Any writer who’s spent time in the trenches publishing articles online knows it’s hard to keep a reader’s attention. In fact, according to Tony Haile’s 2014 article on Time.com, 55 percent of readers will spend fifteen seconds or less actively on a page reading the article that took you many times longer to write and carefully proofread. Like it or not, our online culture, which blasts us with a never-ending stream of content 24/7, has made us skimmers rather than deep readers.
What’s a content creator to do? You could keep your content short, but there’s evidence that longer pieces get more social engagement and links. The key to writing articles that hold a reader’s attention is not to make them shorter but to make them more readable, and doing so requires expert organization that calls attention to key topics. There’s arguably no more useful organizational tool than the venerable bullet point.
How to hook a reader with bullet points
According to Copyblogger, “the essence of a great bullet is brevity + promise.” By using bullets, you’re demonstrating that you know how to be concise and cut to the chase. Then, you must deliver on that promise by making every point essential and impactful. Let’s demonstrate the power of bullet points with a list of tips for writing awesome ones:
- Think of a bullet point as a mini headline. It needs to be concise and attention-grabbing in a way that intrigues readers and compels them to read more.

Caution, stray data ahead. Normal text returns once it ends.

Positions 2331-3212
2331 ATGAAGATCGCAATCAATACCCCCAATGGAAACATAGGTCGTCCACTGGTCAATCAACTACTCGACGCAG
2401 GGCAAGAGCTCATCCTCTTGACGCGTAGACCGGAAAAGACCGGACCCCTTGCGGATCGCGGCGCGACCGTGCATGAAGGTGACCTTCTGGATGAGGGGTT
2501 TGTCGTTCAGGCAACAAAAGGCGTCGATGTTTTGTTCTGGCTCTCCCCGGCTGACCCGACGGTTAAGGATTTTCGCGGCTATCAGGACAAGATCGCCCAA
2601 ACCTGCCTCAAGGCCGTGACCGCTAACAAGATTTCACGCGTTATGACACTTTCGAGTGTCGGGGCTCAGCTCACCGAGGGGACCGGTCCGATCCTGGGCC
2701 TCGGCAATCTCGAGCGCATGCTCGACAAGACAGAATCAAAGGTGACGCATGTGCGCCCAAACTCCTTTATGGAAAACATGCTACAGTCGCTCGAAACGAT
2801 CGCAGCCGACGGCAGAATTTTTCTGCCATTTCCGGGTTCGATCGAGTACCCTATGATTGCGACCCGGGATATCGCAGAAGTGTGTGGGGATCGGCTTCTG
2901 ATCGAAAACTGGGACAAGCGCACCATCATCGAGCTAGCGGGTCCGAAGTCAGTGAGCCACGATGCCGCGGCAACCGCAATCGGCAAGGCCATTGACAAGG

- Highlight elements key to understanding the content of your article. There’s no room for fluff here, so call out what’s most important.
- Keep it simple. Avoid complex outlines and don’t use sub-bullets if you can help it.
- Keep bullets thematically related. Bullet points highlight key elements of very specific topics, so stay on a single track.
- Make your bullet points symmetrical . . . just like the ones here. Notice how each point begins with a bolded directive and ends with a one-sentence explanation.
- Work in keywords. Search engines tend to give bulleted lists a little more weight.
- Don’t overdo it. You want your post to look like an article, not a grocery list.
What is a fascination?
A fascination is a copywriting technique for creating points that make your readers so intrigued (fascinated!) that they’re compelled to get more info. It’s a go-to marketing tactic you’ve no doubt seen in advertising. Let’s invent a make-believe product to show you how fascinations work.
The Amazeballz Party Animal Personality Enhancer!
Use this simple device during any social event and you’re virtually guaranteed to
- develop killer dance moves
- become the most entertaining person in the room
- attract 180 percent more attention from potential love interests
- increase your notoriety in your social circles by 83 percent
- popular with dog lovers
- famous for having the most adorable pet on your block
- popular with dog lovers
- you’ll be famous for having the most adorable pet on your block
Okay, so this “personality enhancer” sounds too good to be true (or suspiciously like your favorite party beverage), but the points are compelling. Who doesn’t want to become an entertaining, attractive, well-known dancing machine?